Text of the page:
Posterior Cervical Fusion
Posterior Cervical Fusion in Southlake
There are numerous indications for a posterior cervical fusion, which include:
- Instability of the spine
- Supplementation of an anterior cervical fusion
- Cervical spine trauma
- Fusion following posterior cervical nerve decompression
What to Expect
- An incision is made over the middle of the back portion of the neck.
- The soft tissues and muscles are dissected to access to the spine.
- Instrumentation (rods and screws) is placed in the appropriate positions.
- Bone graft is placed in the appropriate positions across the spinal segments intended for fusion.
- Laminectomy work to decompress the nerves may be done if indicated.
- A drain is placed to allow fluid/bleeding to not get trapped at the surgical site, which is shortly removed after surgery.
- The soft tissues are reapproximated and the incision is closed.
Most patients who have had PCF surgery are released from the hospital 1-3 days after surgery. The majority of patients have some or all of their symptoms improve immediately, but sometimes the improvement may take time and occur more gradually.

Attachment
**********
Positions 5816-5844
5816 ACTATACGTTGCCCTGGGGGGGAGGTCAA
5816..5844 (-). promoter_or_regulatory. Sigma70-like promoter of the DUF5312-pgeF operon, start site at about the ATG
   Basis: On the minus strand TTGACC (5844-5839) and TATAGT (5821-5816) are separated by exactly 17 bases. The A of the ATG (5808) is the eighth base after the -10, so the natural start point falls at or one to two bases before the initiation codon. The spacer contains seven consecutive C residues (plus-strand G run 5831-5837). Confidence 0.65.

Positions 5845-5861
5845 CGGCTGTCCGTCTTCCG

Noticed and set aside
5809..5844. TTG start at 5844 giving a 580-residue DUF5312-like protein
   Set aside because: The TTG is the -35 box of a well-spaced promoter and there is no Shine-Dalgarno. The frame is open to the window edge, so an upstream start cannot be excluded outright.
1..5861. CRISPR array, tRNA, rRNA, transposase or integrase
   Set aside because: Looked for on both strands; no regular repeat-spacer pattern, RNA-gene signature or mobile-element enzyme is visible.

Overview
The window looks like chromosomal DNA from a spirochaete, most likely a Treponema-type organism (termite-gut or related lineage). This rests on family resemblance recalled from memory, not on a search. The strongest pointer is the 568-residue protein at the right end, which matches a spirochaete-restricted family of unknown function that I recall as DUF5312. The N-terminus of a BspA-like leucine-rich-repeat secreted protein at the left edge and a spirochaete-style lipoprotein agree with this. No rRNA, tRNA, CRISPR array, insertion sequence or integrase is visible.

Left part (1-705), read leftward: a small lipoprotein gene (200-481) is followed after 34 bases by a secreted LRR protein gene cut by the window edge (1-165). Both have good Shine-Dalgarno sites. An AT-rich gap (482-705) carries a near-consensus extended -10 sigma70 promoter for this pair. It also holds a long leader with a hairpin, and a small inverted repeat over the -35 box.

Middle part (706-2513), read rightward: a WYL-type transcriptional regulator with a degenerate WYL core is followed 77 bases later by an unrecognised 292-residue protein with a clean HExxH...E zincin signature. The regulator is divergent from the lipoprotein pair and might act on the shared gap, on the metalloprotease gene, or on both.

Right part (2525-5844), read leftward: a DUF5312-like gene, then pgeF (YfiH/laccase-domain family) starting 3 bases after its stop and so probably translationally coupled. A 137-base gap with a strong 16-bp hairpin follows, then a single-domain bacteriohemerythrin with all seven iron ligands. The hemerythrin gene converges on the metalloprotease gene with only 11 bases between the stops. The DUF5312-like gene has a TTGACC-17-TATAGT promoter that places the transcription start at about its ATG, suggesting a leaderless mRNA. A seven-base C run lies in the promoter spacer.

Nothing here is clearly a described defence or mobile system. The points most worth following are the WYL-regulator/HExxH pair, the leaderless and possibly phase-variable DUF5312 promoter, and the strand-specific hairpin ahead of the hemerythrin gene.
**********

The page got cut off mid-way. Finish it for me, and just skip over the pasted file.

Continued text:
We encourage activity in the form of walking regularly following the surgery. A physical therapist will work with patients in the hospital following surgery during their stay. A cervical collar/brace will be worn for a couple of months following surgery.
Post-operative restrictions and guidelines are discussed prior to the surgery to ensure a successful outcome and safe recovery. Typically restrictions include no bending, lifting over 5 pounds, twisting, pushing/pulling, and reaching. Driving is restricted for several weeks following surgery. Physical therapy is typically started 3 months following surgery.
Possible Risks or Complications
- Epidural hematoma
- Nerve damage
- Blood clots
- Non-union of the vertebrae
- Adjacent segment degeneration following a successful fusion
For more information regarding the procedure, please ask your spine provider.